College undergrads who take on a lot of student loan debt are less likely to thrive in several key areas after graduation, according to a Gallup analysis released Thursday.
That one of those areas is their financial well-being seems obvious, but Gallup's report suggests that major student debt tends to burden the graduates' lives well beyond their wallets.
The pollster looked at data from a project with Purdue University and the Lumina Foundation that surveyed Americans who graduated from college between 1990 and 2014. They were asked to evaluate multiple statements about their lives on a five-point scale, ranging from "strongly disagree" to "strongly agree."
Those results were then analyzed to see if the graduates were "thriving," "struggling" or "suffering" in each of five areas of well-being taken from the ongoing Gallup-Healthways Well-Being Index. The index currently examines purpose, defined as "liking what you do each day and being motivated to achieve your goals"; social, defined as "having supportive relationships and love in your life"; financial, defined as "managing your economic life to reduce stress and increase security"; community, defined as "liking where you live, feeling safe and having pride in your community"; and physical, defined as "having good health and enough energy to get things done daily."
Graduates who had taken on debt of more than $50,000 were more likely than their less-burdened counterparts to be struggling or suffering in four areas: purpose, financial, community and physical. The only area where they were not dragged down was their social well-being.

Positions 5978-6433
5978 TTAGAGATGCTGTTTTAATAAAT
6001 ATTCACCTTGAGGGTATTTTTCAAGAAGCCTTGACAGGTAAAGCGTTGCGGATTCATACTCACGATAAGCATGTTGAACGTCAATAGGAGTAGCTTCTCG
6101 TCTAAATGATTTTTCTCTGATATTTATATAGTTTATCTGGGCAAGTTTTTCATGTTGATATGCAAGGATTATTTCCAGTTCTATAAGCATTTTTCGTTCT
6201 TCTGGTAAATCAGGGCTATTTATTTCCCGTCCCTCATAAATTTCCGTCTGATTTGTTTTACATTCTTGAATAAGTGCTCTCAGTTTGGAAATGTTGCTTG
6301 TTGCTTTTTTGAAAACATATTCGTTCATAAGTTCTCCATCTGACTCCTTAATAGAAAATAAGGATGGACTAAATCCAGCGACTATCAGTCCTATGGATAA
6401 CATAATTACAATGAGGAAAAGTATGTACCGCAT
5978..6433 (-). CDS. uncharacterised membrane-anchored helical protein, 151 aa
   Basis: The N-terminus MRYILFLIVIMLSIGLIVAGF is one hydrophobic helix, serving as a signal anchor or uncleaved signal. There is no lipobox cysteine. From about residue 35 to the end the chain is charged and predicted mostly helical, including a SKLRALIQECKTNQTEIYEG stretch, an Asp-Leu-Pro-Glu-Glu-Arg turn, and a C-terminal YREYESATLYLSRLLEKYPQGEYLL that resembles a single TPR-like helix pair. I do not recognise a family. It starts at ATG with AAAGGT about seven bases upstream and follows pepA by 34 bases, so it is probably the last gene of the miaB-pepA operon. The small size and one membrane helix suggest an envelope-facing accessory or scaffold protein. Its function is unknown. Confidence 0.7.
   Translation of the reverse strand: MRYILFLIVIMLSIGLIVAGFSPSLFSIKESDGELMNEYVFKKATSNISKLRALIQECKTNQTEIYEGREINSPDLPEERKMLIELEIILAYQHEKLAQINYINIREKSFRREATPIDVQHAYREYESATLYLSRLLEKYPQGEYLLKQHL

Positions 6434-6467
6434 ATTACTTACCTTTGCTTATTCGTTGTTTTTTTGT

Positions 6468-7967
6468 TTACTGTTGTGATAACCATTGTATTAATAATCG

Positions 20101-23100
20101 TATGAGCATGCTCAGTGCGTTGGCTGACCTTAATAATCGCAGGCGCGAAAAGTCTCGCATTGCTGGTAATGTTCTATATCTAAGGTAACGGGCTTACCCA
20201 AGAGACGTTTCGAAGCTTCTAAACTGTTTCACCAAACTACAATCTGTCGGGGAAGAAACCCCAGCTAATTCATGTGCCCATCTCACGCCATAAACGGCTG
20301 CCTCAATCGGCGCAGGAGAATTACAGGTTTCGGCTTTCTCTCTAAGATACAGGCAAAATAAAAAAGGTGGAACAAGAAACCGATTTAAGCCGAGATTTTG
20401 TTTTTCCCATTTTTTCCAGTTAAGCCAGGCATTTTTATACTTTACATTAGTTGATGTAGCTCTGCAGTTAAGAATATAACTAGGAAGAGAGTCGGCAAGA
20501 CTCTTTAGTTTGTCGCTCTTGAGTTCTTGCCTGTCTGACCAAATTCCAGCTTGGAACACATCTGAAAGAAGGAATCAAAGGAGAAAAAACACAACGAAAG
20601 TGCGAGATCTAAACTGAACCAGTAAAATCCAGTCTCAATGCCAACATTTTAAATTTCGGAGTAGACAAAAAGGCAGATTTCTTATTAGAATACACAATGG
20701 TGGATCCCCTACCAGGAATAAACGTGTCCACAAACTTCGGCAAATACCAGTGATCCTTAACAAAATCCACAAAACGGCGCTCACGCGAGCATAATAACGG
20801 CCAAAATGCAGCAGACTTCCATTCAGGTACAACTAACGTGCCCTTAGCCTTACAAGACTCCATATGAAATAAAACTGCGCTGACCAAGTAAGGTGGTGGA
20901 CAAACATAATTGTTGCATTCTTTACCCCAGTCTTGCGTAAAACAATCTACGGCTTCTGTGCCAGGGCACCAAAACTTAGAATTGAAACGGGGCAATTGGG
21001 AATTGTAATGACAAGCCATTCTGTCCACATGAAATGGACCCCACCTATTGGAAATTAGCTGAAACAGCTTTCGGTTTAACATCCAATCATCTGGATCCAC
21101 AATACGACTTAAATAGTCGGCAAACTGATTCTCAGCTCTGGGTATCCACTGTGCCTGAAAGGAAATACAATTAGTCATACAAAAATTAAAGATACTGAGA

Gallup noted that even after controlling for socioeconomic status (using the common proxy of the mother's highest level of education), the most indebted graduates still had lower ratings in well-being.
"Relatively recent college graduates -- those who earned their degree from 2000 to 2014 -- who have more than $50,000 in student debt are significantly less likely to be thriving financially and physically than their counterparts without loans," Gallup said. "They are also less likely to have a strong sense of purpose and to be thriving in their community well-being. Notably, for 2000-2014 graduates, the most indebted degree holders are less likely to be thriving in social well-being, something that is not true of the larger sample."
Graduates' well-being may suffer in part, Gallup suggested, because student debt often leads people to defer major life events, like getting married and buying a home.
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